How Will Russia’s War in Ukraine Impact Sino-Russian Relations?
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How Will Russia’s War in Ukraine Impact Sino-Russian Relations?

After three decades of progressive strengthening, Sino-Russian relations are being put to the test after Vladimir Putin’s invasion of Ukraine. Three experts assess how the ongoing conflict will impact the future of the bilateral relationship.

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Bonny Lin

Director, China Power Project and Senior Fellow, Asian Security, CSIS

In the near term, China is trying to maintain its current positions—including the overall direction of deepened China-Russia relations—and avoid making any new major changes to its relationship with Russia. Chinese analysts assess that conflict in Ukraine is introducing profound uncertainty and transformation of international dynamics. As Zhang Hong, Yao Lu, and Liu Jun explain, the conflict impacts not only Russia and the geopolitical landscape in Europe, but also how the United States and its allies and partners operate in the Indo-Pacific. It is hard to fully predict the larger conflict implications. Han Yichen notes that Russia will need a long period of time “to digest the consequences of Western sanctions.” Yao recommends that China “maintain its strategic sobriety and determination at all times, and firmly pursue the path of peaceful development in the midst of turmoil and crisis.” Where possible, Beijing will try to preserve some appearance of neutrality in its actions regarding Ukraine.

However, several key factors undermine China’s ability to levelheadedly assess its next steps and may push China closer to Russia over the longer term. First, Beijing has defended Xi Jinping’s decision to deepen relations with Russia and, as a result, has censored criticism of Russia. This censorship is most evident in articles published after the beginning of the Russian invasion of Ukraine. It creates an echo chamber within China that could further solidify China’s pro-Russia, anti-U.S., and anti-West views and positions.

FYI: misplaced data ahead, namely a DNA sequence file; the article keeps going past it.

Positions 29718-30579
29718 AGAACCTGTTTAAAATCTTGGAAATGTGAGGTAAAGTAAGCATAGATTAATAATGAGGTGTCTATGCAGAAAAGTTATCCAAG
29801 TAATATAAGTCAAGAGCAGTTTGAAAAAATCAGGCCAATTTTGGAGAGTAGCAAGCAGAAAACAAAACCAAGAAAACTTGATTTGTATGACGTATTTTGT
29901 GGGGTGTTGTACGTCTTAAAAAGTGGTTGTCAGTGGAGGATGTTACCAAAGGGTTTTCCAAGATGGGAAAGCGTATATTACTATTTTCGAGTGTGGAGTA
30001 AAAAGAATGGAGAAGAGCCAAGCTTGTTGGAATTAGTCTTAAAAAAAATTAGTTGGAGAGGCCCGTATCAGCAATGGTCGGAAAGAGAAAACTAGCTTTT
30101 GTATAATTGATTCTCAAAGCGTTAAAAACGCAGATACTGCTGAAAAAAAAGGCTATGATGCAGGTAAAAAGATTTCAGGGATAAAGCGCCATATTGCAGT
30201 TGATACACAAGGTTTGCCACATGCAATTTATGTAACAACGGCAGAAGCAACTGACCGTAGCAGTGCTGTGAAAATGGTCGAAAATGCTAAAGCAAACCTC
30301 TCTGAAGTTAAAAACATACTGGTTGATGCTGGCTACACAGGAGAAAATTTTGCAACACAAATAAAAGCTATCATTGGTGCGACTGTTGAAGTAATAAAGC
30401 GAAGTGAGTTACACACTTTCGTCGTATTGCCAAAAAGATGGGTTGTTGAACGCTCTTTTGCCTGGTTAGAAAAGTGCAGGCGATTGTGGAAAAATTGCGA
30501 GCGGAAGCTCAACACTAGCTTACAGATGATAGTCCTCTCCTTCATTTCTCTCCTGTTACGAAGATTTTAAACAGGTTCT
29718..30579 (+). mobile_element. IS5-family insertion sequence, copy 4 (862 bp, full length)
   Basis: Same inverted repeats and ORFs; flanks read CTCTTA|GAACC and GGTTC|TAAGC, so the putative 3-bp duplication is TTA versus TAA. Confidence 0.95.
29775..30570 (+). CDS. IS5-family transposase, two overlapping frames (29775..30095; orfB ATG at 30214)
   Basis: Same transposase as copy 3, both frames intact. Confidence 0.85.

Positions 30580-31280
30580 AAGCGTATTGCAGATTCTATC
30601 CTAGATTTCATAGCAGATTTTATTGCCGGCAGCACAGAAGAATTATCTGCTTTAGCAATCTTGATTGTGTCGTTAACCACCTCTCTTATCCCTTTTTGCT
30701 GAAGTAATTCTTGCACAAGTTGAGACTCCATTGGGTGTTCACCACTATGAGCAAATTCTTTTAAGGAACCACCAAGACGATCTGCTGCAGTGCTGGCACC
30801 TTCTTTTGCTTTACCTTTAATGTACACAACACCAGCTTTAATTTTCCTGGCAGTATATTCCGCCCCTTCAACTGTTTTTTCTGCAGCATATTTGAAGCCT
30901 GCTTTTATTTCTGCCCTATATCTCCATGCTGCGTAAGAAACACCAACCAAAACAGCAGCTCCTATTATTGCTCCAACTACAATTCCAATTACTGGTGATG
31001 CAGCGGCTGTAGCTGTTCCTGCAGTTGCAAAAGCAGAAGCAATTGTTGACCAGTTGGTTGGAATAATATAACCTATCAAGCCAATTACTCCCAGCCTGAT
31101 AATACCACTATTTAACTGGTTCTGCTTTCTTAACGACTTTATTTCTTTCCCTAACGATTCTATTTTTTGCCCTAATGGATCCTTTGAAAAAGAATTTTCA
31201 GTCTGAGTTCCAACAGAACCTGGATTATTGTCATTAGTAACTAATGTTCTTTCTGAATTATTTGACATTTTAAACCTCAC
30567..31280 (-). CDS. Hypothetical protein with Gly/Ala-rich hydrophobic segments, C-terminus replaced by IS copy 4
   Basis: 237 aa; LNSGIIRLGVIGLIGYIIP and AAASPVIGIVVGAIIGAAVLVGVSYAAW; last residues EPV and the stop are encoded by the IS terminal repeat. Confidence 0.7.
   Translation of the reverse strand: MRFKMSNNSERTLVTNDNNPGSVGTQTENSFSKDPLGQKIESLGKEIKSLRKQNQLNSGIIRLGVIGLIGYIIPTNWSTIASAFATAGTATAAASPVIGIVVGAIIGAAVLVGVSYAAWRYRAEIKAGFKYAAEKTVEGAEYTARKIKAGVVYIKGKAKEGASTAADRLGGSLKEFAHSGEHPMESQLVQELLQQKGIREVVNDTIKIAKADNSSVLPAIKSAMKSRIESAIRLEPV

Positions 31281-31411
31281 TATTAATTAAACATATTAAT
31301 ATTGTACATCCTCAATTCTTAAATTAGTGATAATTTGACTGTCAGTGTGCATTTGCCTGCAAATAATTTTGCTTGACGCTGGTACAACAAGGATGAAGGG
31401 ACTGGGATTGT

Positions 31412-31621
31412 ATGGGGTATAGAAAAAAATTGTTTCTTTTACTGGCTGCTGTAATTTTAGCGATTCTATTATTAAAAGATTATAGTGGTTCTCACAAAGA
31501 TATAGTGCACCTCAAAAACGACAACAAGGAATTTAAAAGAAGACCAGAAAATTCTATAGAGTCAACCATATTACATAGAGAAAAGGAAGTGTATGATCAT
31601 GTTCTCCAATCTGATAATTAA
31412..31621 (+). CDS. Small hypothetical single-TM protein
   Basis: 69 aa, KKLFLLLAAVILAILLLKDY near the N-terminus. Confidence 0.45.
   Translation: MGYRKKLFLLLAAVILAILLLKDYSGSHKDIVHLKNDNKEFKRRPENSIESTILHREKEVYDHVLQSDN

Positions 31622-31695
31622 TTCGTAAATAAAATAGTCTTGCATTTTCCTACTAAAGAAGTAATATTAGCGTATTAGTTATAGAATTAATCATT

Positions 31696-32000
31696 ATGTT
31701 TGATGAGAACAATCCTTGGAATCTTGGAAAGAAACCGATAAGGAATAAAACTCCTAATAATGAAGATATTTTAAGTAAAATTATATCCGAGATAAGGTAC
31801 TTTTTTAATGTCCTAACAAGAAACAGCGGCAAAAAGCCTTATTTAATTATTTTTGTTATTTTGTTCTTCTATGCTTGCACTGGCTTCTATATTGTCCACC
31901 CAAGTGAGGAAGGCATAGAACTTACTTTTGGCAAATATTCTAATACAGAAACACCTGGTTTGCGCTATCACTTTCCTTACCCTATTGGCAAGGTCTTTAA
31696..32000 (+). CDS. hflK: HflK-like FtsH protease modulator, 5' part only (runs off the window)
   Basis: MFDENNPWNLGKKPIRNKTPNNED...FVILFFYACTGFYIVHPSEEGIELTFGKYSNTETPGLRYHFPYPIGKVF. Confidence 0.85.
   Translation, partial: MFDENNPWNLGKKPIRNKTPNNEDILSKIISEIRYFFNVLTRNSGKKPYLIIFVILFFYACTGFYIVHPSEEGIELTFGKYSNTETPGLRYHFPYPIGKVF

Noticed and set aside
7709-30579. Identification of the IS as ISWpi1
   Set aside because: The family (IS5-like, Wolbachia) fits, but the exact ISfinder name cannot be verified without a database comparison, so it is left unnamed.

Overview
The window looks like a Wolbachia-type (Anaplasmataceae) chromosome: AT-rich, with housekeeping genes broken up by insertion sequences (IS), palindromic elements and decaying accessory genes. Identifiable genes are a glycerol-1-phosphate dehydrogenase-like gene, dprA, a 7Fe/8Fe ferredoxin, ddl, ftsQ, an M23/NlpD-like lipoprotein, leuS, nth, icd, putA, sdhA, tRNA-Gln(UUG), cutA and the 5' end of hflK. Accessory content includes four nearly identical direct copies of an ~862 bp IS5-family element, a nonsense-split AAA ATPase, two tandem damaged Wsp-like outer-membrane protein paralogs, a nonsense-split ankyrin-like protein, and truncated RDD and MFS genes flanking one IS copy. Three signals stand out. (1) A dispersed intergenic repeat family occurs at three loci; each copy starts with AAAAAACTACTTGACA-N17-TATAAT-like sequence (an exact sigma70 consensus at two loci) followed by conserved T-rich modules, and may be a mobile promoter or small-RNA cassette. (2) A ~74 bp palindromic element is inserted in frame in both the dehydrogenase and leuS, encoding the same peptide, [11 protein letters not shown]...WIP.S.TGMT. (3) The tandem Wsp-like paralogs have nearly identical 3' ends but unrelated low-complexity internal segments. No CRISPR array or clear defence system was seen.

The translated Chinese articles from late February and March 2022 are one-sided and blame other countries (the United States, NATO, and even Ukraine) for the conflict in Ukraine. Zhang, for example, mirror images Moscow’s experience with the West with that of Beijing. These parallels may raise key questions about China’s future: If Russia tried its best to work with the West but was excluded as an “other,” vilified as a threat, and was left with no choice but to use force, why would China not face the same situation? If China is destined to face a similar situation, shouldn’t China support Russia more?

Second, China is likely to view U.S. responses to Ukraine as provocative, further undermining already worsening U.S.-China relations. As Zhao Huasheng argued prior to the Ukraine conflict, there is already a new Cold War with the United States on one side and China and Russia on the other. Renewed U.S. efforts to reassure Taiwan and other U.S. allies and partners given the Russian invasion of Ukraine will aggravate Chinese fears that the United States is “hollowing out” its One China Policy and reinforce suspicions that the United States is set on containing China. Because there is little room to criticize Russia or China’s decision to stand by Russia, Beijing is likely to blame the United States and the West for any economic costs that China may suffer because of Western sanctions on Russia.